Philips saw that the biggest issue in brewing tea was not in the kettle itself but in the complementary product of water, which had to be boiled in the kettle. The issue was the lime scale found in tap water. Philips saw this as an opportunity and solved the major pain point of customer that related to water rather than their kettle by adding a mouth filter in the kettle that effectively captured the lime scale as the water was poured.

Path 5: Look across the functional-emotional orientation of an industry

Emotional Appeal to buyers refers to the emotional utility a buyer receives in the consumption or use of a product or service. Competition tends to converge on one of two possible basis of appeal. ‘What are the extras we offer that add to the cost of our product without enhancing functionality? By eliminating or reducing these factors, can we create a simpler, functional, lower-priced, lower-cost offering that would dramatically raise buyers’ value’. These are to be questioned in blue ocean strategic formulation.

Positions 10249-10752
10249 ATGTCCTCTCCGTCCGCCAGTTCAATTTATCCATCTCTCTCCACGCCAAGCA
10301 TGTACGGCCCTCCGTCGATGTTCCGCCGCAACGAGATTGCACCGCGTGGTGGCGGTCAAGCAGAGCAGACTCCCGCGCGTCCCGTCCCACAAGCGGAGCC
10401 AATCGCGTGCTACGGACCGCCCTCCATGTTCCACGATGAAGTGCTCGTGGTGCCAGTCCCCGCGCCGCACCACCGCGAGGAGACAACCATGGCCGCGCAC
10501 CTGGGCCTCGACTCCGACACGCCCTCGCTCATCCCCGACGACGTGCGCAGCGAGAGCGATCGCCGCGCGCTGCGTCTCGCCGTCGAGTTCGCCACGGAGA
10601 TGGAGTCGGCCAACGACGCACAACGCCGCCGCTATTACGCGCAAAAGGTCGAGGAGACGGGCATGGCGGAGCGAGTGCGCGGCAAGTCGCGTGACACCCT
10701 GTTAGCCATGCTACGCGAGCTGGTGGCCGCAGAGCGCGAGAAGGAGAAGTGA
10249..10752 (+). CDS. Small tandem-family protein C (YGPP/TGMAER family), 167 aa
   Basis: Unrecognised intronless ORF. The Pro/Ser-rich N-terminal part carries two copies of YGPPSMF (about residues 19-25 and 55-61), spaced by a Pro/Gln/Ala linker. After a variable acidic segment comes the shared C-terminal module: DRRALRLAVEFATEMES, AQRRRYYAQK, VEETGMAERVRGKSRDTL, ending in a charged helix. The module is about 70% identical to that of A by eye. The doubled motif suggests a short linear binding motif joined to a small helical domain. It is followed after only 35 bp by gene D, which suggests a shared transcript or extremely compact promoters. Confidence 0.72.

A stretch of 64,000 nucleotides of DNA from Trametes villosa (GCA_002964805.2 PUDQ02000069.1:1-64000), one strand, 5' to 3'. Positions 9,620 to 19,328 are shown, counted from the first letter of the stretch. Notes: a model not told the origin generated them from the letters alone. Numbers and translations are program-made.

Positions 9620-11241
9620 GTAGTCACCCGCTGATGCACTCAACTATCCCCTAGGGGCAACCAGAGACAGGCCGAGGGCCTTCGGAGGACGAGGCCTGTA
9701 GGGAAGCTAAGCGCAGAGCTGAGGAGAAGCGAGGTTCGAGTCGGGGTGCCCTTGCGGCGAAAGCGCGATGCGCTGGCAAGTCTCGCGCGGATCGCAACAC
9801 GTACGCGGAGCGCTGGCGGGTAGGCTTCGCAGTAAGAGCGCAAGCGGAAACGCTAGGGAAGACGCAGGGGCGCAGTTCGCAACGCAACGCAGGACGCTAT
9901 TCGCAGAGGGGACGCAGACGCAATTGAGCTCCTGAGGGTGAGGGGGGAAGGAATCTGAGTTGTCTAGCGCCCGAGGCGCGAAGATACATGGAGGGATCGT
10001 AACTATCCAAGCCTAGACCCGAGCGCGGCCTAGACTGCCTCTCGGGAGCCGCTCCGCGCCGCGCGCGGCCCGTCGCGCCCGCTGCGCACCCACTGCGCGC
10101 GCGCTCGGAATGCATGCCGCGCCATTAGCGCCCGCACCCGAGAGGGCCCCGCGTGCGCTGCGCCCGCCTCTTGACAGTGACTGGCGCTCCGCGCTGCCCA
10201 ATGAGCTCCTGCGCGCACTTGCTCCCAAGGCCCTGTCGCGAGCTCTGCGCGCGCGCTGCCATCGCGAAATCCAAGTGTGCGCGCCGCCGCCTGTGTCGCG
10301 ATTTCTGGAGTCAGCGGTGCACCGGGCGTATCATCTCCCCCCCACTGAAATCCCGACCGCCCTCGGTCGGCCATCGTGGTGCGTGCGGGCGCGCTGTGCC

Functional Appeal to buyers refers to the functional utility buyers receive from a business or product/service based on basic calculations of utility and price. Competition in an industry tends to converge on one of two possible basis of appeal. What emotional elements can we raise or create to infuse our commodity products with new life by adding a dose of emotion?

By understanding your industry focus on functionality or emotional appeal, you can either compete on emotional appeal by stripping functional elements or compete on functionality by adding emotional elements.

Fast Food producer, Subway uses emotional appeal to trade up its range of products which usually have more functional appeal rather than emotional. Fast food industry is driven by price and waiting time which are functional. This industry rarely competes on emotional appeal.